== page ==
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Idris Elba, Naomi Campbell sign open letter to support Ghanaian LGBTQ community

Idris Elba, Naomi Campbell and other high-profile celebrities, politicians and influential figures of Ghanaian heritage have signed an open letter in support of Ghana’s queer community after an LGBTQ+ center was shut down by police last week.

The open letter published by The Guardian, saw the celebrities express absolute disapproval of the suppression of the LGBTQ+ community in Ghana. Signed also by Vogue editor-in-chief Edward Enninful, the letter expressed trepidation and disapproval at how the group LGBTQ+ Rights Ghana, which recently opened on January 3, has been treated. 

The new LGBTQ+ center was caught in the middle of a heated public fallout, and was eventually forcibly closed by national security officials on February 24. The open letter called on the president of Ghana, Nana Akufo-Addo, to protect the country’s LGBTQ+ community.

“We have watched with profound concern as you have had to question the safety of your vital work at the LGBTQ+ Rights Ghana Centre in Accra, and feared for your personal wellbeing and security,” the letter reads.

“It is unacceptable to us that you feel unsafe. As prominent and powerful advocates for this great country, we are beseeching his excellency, the president of the Republic of Ghana, Nana Addo Dankwa Akufo-Addo, and political/cultural leaders to create a pathway for allyship, protection and support. We petition for inclusivity which will make the nation even greater and even stronger.”

Also in support to Ghana’s LGBTQ+ community, Black Lives Matter UK called out at the state’s “aggressive” response to the opening of an LGBTQ+ centre. “We stand with all oppressed queer and transgender people across Africa and the world,” Black Lives Matter UK said in the statement.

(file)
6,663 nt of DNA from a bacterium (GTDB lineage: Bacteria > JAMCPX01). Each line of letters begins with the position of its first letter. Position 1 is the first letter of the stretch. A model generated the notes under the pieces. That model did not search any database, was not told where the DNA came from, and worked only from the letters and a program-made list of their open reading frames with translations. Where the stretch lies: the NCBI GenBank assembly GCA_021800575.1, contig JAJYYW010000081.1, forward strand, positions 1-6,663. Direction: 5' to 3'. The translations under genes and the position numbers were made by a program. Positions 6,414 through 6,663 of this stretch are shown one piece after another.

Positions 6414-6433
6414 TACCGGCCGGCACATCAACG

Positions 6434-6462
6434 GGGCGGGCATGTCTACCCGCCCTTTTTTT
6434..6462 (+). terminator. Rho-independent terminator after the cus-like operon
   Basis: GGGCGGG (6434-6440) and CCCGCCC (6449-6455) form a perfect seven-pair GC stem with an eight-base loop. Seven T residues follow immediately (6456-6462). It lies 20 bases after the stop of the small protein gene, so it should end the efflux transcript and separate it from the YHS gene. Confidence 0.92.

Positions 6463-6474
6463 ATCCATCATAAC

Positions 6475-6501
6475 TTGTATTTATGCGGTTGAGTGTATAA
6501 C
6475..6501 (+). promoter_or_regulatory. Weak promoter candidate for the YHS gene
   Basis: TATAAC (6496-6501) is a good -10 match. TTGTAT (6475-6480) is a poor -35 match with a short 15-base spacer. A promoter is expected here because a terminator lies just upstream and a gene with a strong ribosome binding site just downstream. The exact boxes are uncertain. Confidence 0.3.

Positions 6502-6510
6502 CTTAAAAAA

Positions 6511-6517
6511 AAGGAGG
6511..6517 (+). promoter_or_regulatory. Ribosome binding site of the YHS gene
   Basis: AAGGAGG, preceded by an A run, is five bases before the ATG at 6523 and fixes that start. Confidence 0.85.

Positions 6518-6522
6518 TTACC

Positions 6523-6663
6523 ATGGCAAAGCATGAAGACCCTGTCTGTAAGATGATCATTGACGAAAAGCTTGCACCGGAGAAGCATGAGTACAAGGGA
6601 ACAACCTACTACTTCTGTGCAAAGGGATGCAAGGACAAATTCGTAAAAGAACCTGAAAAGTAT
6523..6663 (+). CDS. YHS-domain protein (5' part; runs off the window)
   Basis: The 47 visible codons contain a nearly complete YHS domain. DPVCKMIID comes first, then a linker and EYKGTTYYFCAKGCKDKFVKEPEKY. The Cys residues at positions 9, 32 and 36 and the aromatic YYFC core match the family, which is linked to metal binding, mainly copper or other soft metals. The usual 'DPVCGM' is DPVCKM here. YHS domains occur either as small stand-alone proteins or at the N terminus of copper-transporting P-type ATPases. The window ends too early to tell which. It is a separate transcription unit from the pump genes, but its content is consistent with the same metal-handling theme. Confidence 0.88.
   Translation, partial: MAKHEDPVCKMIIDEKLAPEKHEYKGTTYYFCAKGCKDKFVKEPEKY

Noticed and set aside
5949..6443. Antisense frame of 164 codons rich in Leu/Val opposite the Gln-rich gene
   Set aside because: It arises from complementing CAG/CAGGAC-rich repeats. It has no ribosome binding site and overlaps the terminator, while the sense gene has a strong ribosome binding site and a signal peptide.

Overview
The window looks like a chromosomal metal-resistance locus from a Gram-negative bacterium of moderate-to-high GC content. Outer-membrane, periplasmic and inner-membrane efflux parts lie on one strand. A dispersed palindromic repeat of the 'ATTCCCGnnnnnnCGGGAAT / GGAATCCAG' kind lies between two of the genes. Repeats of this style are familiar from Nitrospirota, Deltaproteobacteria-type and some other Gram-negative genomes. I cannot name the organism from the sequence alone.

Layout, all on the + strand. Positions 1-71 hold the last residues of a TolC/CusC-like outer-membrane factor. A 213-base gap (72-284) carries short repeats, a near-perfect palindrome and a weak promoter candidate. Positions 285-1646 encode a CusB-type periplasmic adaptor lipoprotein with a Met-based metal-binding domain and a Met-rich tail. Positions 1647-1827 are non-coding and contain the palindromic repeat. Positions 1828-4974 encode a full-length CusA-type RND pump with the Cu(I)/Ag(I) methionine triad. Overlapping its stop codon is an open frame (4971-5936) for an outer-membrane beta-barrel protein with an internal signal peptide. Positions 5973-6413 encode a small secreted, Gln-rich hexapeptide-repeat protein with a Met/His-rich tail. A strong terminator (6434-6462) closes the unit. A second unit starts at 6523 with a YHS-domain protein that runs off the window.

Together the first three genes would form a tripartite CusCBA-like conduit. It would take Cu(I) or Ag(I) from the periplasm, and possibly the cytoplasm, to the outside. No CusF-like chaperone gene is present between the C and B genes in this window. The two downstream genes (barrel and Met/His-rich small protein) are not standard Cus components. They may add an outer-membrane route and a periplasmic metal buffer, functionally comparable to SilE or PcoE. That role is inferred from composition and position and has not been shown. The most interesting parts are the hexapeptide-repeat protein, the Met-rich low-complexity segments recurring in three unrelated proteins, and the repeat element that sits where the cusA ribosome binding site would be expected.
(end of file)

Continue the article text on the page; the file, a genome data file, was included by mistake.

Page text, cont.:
“As queer women founded BLM, an attack on the LGBTQ+ community in Ghana is an attack against all of us. We want our courageous Ghanian family to know that we are with you. Your struggle is our struggle.”

Black Lives Matter UK said that the world experienced a “historic and beautiful moment of hope” when the LGBTQ+ centre was opened in January, and praised activists for their “proud and bold stance against widespread homophobia”Ghana.

“The aggressive reaction from police, Catholic bishops and high levels of government was shocking,” the organization said. Black Lives Matter UK said it rejects the notion that LGBTQ+ rights were brought into Ghana from overseas — a very inaccurate idea held by political leaders in African countries that criminalize queer people. However, that notion is extremely false. 

“In fact, LGBT+ rights are anti-colonial in nature. In the land now known as Ghana, queer people and practices have always been present,” the group wrote. They then go on to say that homophobia is another colonial import. 

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